Distribution and ecology[edit]

Video of a Great Horned Owl at Disney's Animal Kingdom

The breeding habitat of the Great Horned Owl extends from subarctic North America throughout most of North and Central America and then down into South America south to Tierra del Fuego, the southern tip of the continent. It is absent from southern Guatemala, El Salvador and Nicaragua to Panama in Central, and Amazonia and the southwest in South America, as well as from the West Indies and most off-shore islands.[14] They are the most widely distributed owl in the Americas.[6]

It is among the world's most adaptable owls in terms of habitat. The Great Horned Owl can take up residence in trees that include deciduous, coniferous, and mixed forests, tropical rainforests, pampas, prairie, mountainous areas, deserts, subarctic tundra, rocky coasts, mangrove swamp forests, and some urban areas.[6] It is less common in the more extreme areas (i.e., the heart of the deserts, extremely dense rainforests and in mountainous areas above the tree line), generally absent from non-tidal wetland habitat,[15] and missing from the high Arctic tundra.[6] It prefers areas where open habitats, which it often hunts in, and woods, where it tends to roost and nest, are juxtaposed.[16][17][18] Thus lightly populated rural regions can be ideal. This species can occasionally be found in urban or suburban areas. However, it seems to prefer areas with less human activity and is most likely to be found in park-like settings in such developed areas, unlike Eastern and Western Screech Owls (Megascops asio & M. kennicottii) which are regular in suburban settings. All mated Great Horned Owls are permanent residents of their territories, but unmated and younger birds move freely in search of company and a territory, and leave regions with little food in winter.[6][19]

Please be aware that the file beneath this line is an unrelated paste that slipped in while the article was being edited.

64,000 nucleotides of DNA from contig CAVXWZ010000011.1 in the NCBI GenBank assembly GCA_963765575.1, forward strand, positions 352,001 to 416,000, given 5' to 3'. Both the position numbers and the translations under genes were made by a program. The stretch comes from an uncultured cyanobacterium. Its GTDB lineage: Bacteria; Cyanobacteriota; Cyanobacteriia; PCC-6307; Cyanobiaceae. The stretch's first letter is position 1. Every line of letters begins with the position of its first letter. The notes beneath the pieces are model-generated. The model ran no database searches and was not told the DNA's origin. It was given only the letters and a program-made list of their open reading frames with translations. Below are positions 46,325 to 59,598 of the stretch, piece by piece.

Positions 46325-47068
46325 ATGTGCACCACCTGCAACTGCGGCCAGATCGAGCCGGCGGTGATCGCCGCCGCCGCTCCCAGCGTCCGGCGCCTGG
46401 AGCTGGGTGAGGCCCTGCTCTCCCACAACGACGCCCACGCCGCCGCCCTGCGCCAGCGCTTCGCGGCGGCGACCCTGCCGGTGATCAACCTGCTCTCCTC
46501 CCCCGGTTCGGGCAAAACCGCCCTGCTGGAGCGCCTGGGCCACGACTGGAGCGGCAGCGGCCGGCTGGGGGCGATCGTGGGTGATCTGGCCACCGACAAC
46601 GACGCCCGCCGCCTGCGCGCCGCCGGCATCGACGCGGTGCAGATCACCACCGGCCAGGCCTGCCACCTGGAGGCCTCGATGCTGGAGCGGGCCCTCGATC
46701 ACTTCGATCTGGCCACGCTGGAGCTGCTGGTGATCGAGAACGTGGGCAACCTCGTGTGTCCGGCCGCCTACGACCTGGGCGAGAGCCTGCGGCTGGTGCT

Physiology and feeding behavior[edit]

Composite photo of Great Horned Owl flight phases

Like most owls, the Great Horned Owl makes great use of secrecy and stealth. Due to its natural-colored plumage, it is well camouflaged both while active at night and while roosting during the day. Despite this, it can still sometimes be spotted on its daytime roosts, which are usually in large trees but may occasionally be on rocks. This regularly leads to their being mobbed by other birds, especially American Crows (Corvus brachyrhynchos). Since owls are, next to Red-tailed Hawks, perhaps the main predator of crows and their young, crows sometimes congregate from considerable distances to mob owls and caw angrily at them for hours on end. When the owls try to fly off to avoid this harassment, they are often followed by the corvids.

Owls have spectacular binocular vision, allowing them to pinpoint prey and see in low light. The eyes of a Great Horned Owl are nearly as large as those of a human being and are immobile within their circular bone sockets. As a result, instead of turning its eyes, an owl must turn its whole head, the neck capable of rotating a full 270 degrees, in order to see in various directions without moving its entire body.[3]